The much-publicized fatal accident of Tatarstan Airlines Flight 363, a Boeing 737, at Kazan International Airport on November 17, 2013, has resulted in a big re-shuffle of aviation assets in the Republic of Tatarstan. The flight had been operated on behalf of Ak Bars Aero, which has its head office in Bugulma in Tatarstan (part of the Russian Federation).
Under mutual agreements, Ak Bars Aero and other local operators are now transferring their business jets and VIP helicopters to Aviaservis, a new company that was established on February 27 this year and awarded its air operator certificate three months later. In June, the start-up commenced commercial air services, after earlier beginning private flights for aircraft owners.
Calling Aviaservis a “startup” is perhaps not entirely correct, since the company inherited most of its fleet and personnel from other local operators, both defunct and still active. Aviaservis executive director Ruslan Shakirov said the operator’s current business jet fleet includes a Dassault Falcon 7X, a Bombardier Challenger 601 (with a second to be added) and two Challenger 605s; the company also operates a pair of Diamond Aircraft DA-42NG piston twins. A Challenger 850 will be added, too. Some maintenance on these aircraft is done locally at EASA-certified MRO centers in Kazan. For heavier maintenance, the jets are flown to LBAS and Aero-Dienst in Germany or TAG in Switzerland.
All aircraft in Aviaservis’s current business jet fleet are registered in Russia, which sets the operator apart from the majority of other business aviation companies in the country. By the end of this year, Sharikov said, the fleet is expected to increase to 17, some of which will be on the registries of other countries. He recalled that the first Challenger 604 brought to Tatarstan in 2005 was registered in Aruba.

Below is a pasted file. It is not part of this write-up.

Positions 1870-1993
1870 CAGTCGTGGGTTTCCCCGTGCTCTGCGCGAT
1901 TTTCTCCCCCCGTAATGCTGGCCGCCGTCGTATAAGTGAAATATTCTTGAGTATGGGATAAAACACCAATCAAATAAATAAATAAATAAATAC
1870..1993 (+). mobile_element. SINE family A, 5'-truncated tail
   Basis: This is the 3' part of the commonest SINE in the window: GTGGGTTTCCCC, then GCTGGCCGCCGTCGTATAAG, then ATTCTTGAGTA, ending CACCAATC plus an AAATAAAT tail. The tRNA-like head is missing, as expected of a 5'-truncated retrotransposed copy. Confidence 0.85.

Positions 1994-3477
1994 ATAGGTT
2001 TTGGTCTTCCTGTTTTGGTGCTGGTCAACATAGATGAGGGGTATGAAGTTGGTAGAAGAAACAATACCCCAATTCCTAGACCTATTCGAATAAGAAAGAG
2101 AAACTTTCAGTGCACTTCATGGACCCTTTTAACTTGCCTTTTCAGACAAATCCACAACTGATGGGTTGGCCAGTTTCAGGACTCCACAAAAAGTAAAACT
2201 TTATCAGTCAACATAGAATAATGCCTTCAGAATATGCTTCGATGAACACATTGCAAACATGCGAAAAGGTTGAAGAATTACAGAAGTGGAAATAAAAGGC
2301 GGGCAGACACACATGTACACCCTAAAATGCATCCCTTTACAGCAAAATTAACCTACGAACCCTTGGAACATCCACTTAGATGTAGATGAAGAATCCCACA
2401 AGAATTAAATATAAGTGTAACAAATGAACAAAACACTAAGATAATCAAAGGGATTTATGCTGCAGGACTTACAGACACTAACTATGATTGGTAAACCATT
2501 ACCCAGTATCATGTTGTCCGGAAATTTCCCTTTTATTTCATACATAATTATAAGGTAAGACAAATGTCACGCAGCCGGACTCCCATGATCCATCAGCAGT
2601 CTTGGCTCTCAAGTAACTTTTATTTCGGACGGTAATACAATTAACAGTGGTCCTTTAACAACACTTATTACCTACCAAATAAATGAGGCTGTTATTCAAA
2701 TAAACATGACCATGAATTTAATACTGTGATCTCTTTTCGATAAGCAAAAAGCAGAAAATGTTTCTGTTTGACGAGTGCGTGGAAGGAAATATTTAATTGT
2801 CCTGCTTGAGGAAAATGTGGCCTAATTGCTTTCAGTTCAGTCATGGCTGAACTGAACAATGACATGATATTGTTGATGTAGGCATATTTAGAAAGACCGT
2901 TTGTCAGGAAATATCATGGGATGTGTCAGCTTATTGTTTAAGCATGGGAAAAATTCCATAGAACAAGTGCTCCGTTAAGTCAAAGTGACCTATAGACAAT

Today, the Republic’s total business jet fleet (including all operators) comprises 10 business jets (at least one of which is registered in Ireland) and a dozen of VIP helicopters. Ten more VIP aircraft are being added. The fleet operates out of three major airports, in Kazan, Nizhnekamsk and Bugulma. One Challenger 604 is permanently based in Moscow.
Aviaservis plans to use a mixed fleet of aircraft with both offshore and Russian registrations to better serve customers, Sharikov said, because he believes this makes sense following the liberalization and easing of Russian regulations. “We do not see much difference in operating them commercially and in terms of maintenance,” he explained.
Aviaservis operates one Bell 429 helicopter, three Bell 407s, three Robinson R44s and two Mil Mi-8MTVs with VIP interiors from the local manufacturer Kazan Helicopters. Two more Mils are on order and join commercial operations by the third quarter of 2015. “The Mi-8’s cabin is bigger and it can operate in harsher weather conditions. This makes Russian-made helicopters competitive in the market. There is a solvent demand for their services,” Sharikov claimed. He added that the company may yet consider adding Kazan’s Ansat helicopter to its fleet once the latest version has completed certification.
Along with fully owned business aircraft (including two helicopters), the operator has some privately owned helicopters under management. “One owner decided to commercialize its rotorcraft, because it had too low a utilization,” Sharikov said. “He asked us to make use of it on aero taxi services. In the first month, August, we managed 40 extra hours on it.”
Helicopter charter customers include local authorities and corporations, such as Gazprom and TATneft, both oil and gas companies, and wealthy individuals. “Our client base has been rather stable,” Sharikov said, so growth has come mainly from higher usage by existing customers.
Destinations outside Russia include Western Europe, Bulgaria, Turkey and Crimea. “Our clients love to fly into Crimea these days,” he said. However, he claimed that the Ukrainians have been building a database of Russian operators flying into “the annexed peninsula.”